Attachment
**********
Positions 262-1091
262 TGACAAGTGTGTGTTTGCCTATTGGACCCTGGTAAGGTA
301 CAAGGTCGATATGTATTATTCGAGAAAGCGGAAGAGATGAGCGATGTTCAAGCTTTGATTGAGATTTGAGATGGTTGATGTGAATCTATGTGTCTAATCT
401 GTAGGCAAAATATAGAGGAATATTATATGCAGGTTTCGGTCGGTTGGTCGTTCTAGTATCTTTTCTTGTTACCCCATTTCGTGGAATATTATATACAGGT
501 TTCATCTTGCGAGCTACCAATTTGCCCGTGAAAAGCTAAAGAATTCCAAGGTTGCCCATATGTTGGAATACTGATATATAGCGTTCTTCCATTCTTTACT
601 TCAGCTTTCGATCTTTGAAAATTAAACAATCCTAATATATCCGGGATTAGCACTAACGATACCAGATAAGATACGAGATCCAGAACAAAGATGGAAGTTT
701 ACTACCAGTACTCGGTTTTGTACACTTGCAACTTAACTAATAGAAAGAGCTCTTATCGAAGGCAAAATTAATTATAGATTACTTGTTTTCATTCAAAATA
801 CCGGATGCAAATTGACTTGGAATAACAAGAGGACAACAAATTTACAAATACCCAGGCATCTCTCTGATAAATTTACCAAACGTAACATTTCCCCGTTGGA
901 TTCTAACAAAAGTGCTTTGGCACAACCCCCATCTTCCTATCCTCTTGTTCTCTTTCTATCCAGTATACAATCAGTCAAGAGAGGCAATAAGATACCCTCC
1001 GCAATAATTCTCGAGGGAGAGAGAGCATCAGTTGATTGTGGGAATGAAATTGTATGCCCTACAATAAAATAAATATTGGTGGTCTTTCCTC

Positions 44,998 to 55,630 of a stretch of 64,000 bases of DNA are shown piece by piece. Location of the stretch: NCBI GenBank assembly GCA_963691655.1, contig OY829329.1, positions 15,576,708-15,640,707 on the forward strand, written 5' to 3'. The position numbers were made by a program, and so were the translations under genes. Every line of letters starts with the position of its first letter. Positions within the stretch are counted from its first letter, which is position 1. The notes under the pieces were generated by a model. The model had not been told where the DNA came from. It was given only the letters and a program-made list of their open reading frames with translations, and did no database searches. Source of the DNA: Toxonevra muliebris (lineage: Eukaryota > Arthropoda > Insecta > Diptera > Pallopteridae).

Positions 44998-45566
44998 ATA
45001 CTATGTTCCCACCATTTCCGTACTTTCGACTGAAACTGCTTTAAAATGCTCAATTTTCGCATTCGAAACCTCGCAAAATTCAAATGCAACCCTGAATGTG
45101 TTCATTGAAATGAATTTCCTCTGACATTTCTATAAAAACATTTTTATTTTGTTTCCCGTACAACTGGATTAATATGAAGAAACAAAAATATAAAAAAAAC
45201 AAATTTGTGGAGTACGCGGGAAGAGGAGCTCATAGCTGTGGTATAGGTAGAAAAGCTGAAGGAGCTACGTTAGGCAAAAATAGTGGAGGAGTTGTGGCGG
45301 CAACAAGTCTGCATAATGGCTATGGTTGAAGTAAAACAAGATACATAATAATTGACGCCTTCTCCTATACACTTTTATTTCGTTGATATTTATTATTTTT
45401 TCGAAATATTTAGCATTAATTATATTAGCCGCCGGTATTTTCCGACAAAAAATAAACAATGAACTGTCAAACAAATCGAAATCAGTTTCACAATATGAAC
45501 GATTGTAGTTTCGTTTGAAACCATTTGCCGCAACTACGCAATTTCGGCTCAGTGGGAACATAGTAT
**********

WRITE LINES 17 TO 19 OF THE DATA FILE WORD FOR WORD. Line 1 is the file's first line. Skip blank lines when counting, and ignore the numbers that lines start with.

45301 CAACAAGTCTGCATAATGGCTATGGTTGAAGTAAAACAAGATACATAATAATTGACGCCTTCTCCTATACACTTTTATTTCGTTGATATTTATTATTTTT
45401 TCGAAATATTTAGCATTAATTATATTAGCCGCCGGTATTTTCCGACAAAAAATAAACAATGAACTGTCAAACAAATCGAAATCAGTTTCACAATATGAAC
45501 GATTGTAGTTTCGTTTGAAACCATTTGCCGCAACTACGCAATTTCGGCTCAGTGGGAACATAGTAT